As many leave teams know, administering an intermittent leave can be a bit more complex than a typical consecutive leave. Unlike consecutive leaves, intermittent leaves may be taken periodically throughout the year rather than all at once. Not only does this type of leave require a thorough eligibility process, but continuous attention to detail throughout the duration of the leave.
To take some heat off leave managers and ensure that your HR team stays fully compliant when receiving an intermittent leave request, we’ll explore the basics of intermittent leave, and ways to make your life easier when managing it.
How does FMLA intermittent leave work?
FMLA grants eligible employees up to 12 weeks of unpaid leave per year. But some employees have circumstances in which they need to take leave in smaller increments of time when medically necessary.
Intermittent leave is a leave taken in separate blocks of time. Employees can request intermittent leave sporadically without advanced notice. However, this does not mean that there is no rhyme or reason for when and why an employee might request leave.
A good example is an employee who needs to care for a sick child. The child may have flare-ups for a medical condition that happens erratically, causing the parent to need time off work without much-advanced warning.
Another way that employees can take intermittent leave is with a reduced schedule. This lowers the usual number of working hours per work week and is normally scheduled well in advance. A reduced leave schedule could be used for an employee who is recovering from a serious medical condition and is not strong enough to work their full shift. This can be implemented for as long as it takes that employee to fully recover, so long as it fits into the guidelines of eligibility.
How does eligibility for intermittent vs consecutive leave differ?
All intermittent leave is covered by FMLA, meaning that the paperwork and eligibility process is very similar to a consecutive leave. However, it must be medically necessary to take the leave intermittently rather than consecutively. It is also important to note that employer consent is not always required for an intermittent leave that is medically necessary, such as one due to a critical health condition, pregnancy, or serious illness.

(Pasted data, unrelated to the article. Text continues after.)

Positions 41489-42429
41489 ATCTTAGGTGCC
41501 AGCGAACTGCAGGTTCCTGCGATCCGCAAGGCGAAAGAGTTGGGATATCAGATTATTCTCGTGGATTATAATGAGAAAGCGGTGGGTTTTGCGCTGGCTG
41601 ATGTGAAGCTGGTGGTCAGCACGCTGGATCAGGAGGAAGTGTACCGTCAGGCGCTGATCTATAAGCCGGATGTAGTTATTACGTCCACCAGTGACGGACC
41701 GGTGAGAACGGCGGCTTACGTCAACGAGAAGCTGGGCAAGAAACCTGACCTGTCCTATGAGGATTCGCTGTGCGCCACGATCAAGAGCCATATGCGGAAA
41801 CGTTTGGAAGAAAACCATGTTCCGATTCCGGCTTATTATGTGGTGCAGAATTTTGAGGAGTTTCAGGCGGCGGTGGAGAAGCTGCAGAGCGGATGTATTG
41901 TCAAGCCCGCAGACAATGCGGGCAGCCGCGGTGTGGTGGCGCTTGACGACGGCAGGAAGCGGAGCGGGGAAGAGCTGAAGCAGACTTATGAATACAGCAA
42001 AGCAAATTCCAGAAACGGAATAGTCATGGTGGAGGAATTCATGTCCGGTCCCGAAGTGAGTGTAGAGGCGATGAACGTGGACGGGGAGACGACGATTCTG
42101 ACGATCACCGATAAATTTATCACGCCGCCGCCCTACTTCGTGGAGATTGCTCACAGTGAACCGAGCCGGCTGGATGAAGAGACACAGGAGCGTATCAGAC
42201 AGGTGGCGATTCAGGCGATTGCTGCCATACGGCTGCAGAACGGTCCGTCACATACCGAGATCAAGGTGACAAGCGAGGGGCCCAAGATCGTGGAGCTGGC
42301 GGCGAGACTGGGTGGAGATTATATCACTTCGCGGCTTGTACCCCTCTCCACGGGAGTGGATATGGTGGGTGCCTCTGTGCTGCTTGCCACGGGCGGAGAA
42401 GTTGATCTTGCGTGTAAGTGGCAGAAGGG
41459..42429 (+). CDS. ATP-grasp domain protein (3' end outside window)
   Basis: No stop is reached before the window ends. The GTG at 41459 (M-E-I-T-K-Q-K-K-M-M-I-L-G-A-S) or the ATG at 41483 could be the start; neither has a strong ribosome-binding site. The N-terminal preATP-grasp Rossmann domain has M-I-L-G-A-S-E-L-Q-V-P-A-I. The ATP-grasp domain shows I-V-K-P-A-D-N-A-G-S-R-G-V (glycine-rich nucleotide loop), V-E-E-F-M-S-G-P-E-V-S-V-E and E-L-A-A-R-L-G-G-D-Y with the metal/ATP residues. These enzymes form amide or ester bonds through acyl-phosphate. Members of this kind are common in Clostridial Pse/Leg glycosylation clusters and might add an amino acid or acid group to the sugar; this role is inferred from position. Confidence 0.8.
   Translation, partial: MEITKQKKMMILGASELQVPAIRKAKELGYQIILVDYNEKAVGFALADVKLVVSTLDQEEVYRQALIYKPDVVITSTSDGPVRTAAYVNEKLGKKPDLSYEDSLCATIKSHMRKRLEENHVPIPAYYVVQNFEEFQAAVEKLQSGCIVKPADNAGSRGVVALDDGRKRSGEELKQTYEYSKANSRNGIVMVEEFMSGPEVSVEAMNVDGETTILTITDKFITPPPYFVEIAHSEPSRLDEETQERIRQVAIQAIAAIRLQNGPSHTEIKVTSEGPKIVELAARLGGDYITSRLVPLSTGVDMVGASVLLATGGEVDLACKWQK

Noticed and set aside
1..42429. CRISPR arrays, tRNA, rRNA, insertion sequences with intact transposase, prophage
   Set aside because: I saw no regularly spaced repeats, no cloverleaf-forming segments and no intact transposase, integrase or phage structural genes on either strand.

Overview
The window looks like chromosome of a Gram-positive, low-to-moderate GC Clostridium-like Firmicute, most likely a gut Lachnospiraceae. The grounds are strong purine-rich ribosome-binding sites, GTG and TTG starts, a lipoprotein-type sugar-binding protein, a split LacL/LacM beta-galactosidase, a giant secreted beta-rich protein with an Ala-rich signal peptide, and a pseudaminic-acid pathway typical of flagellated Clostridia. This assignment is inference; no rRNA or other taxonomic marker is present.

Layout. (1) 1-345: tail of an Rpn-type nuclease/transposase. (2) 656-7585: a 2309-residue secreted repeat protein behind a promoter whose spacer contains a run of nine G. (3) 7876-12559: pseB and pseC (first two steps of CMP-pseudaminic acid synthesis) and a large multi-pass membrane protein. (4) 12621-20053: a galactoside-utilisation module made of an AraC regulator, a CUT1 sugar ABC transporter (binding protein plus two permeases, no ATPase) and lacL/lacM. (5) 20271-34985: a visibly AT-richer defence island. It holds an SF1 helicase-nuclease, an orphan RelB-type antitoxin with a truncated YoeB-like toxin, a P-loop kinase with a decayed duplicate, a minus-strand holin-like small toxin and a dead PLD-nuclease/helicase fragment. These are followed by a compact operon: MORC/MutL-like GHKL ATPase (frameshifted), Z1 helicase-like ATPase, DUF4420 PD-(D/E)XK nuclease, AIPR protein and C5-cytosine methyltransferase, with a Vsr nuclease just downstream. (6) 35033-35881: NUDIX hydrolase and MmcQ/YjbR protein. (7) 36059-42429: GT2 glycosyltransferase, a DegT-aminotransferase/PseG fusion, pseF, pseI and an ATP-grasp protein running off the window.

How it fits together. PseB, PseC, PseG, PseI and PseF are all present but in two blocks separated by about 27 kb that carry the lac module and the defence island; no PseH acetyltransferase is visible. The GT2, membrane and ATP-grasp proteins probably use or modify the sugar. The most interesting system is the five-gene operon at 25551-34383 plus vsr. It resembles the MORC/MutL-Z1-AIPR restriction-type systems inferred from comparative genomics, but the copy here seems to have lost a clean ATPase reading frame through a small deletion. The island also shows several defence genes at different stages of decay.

Because employees can legally take intermittent leave without employer approval or authorization, organizations often have their own policies in place to minimize disruptions. These policies would specify who an employee should contact if they will have an unplanned absence as part of their intermittent leave. Making sure these policies are easy to understand and follow is critical, so that leave managers and supervisors are as prepared as possible for an absence.
Having a leave management system like AbsenceSoft can help to properly implement new policies. When someone requests an intermittent leave, specific policy paperwork and to-dos can be automatically set up through a workflow. This will automatically notify the employee of the exact guidelines they should follow, ensuring that supervisors, employees, and the HR team are all on the same page.
What are the challenges of tracking intermittent leave?
One of the trickiest things about intermittent leave is tracking leave time taken vs eligible leave time. Being able to tell an employee exactly how much time they have used and how much time they are still eligible to take is important not only for employee transparency but for staying compliant.
Keeping track of every hour or even minute that an employee is taking on an intermittent basis introduces a whole new challenge to leave managers. Add in trying to compare their time to the 12-month counting method and eligibility becomes very difficult to track.
Leave technology like AbsenceSoft is essential for tracking time accurately. With AbsenceSoft’s Employee Self-Service module, employees are able to request time off directly from their phone or computer. As soon as this time is approved, the hours taken are deducted from the employee’s case, and their eligibility is automatically updated. As a result, leave managers can focus on other things, such as taking care of employees, knowing that eligibility will always remain compliant.